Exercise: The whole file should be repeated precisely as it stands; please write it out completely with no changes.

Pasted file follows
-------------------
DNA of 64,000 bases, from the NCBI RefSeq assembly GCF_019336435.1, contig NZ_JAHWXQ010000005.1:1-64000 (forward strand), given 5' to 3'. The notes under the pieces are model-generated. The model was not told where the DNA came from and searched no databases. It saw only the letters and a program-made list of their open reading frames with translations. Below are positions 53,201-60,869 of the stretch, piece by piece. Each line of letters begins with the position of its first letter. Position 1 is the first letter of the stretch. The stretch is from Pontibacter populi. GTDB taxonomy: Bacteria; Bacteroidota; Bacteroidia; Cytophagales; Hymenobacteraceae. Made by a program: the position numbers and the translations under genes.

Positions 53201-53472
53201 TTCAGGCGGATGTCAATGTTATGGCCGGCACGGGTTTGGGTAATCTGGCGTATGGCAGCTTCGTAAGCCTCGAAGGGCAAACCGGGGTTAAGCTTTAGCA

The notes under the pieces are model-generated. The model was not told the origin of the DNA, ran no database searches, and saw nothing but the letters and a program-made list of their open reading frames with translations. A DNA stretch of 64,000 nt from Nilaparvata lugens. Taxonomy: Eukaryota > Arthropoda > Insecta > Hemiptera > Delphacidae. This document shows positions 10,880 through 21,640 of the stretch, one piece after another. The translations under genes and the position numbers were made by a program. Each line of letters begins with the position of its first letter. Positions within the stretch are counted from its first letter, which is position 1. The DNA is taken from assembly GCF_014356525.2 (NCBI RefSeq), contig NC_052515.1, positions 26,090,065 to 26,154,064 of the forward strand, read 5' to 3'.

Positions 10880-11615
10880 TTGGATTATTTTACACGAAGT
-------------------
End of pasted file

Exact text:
DNA of 64,000 bases, from the NCBI RefSeq assembly GCF_019336435.1, contig NZ_JAHWXQ010000005.1:1-64000 (forward strand), given 5' to 3'. The notes under the pieces are model-generated. The model was not told where the DNA came from and searched no databases. It saw only the letters and a program-made list of their open reading frames with translations. Below are positions 53,201-60,869 of the stretch, piece by piece. Each line of letters begins with the position of its first letter. Position 1 is the first letter of the stretch. The stretch is from Pontibacter populi. GTDB taxonomy: Bacteria; Bacteroidota; Bacteroidia; Cytophagales; Hymenobacteraceae. Made by a program: the position numbers and the translations under genes.

Positions 53201-53472
53201 TTCAGGCGGATGTCAATGTTATGGCCGGCACGGGTTTGGGTAATCTGGCGTATGGCAGCTTCGTAAGCCTCGAAGGGCAAACCGGGGTTAAGCTTTAGCA

The notes under the pieces are model-generated. The model was not told the origin of the DNA, ran no database searches, and saw nothing but the letters and a program-made list of their open reading frames with translations. A DNA stretch of 64,000 nt from Nilaparvata lugens. Taxonomy: Eukaryota > Arthropoda > Insecta > Hemiptera > Delphacidae. This document shows positions 10,880 through 21,640 of the stretch, one piece after another. The translations under genes and the position numbers were made by a program. Each line of letters begins with the position of its first letter. Positions within the stretch are counted from its first letter, which is position 1. The DNA is taken from assembly GCF_014356525.2 (NCBI RefSeq), contig NC_052515.1, positions 26,090,065 to 26,154,064 of the forward strand, read 5' to 3'.

Positions 10880-11615
10880 TTGGATTATTTTACACGAAGT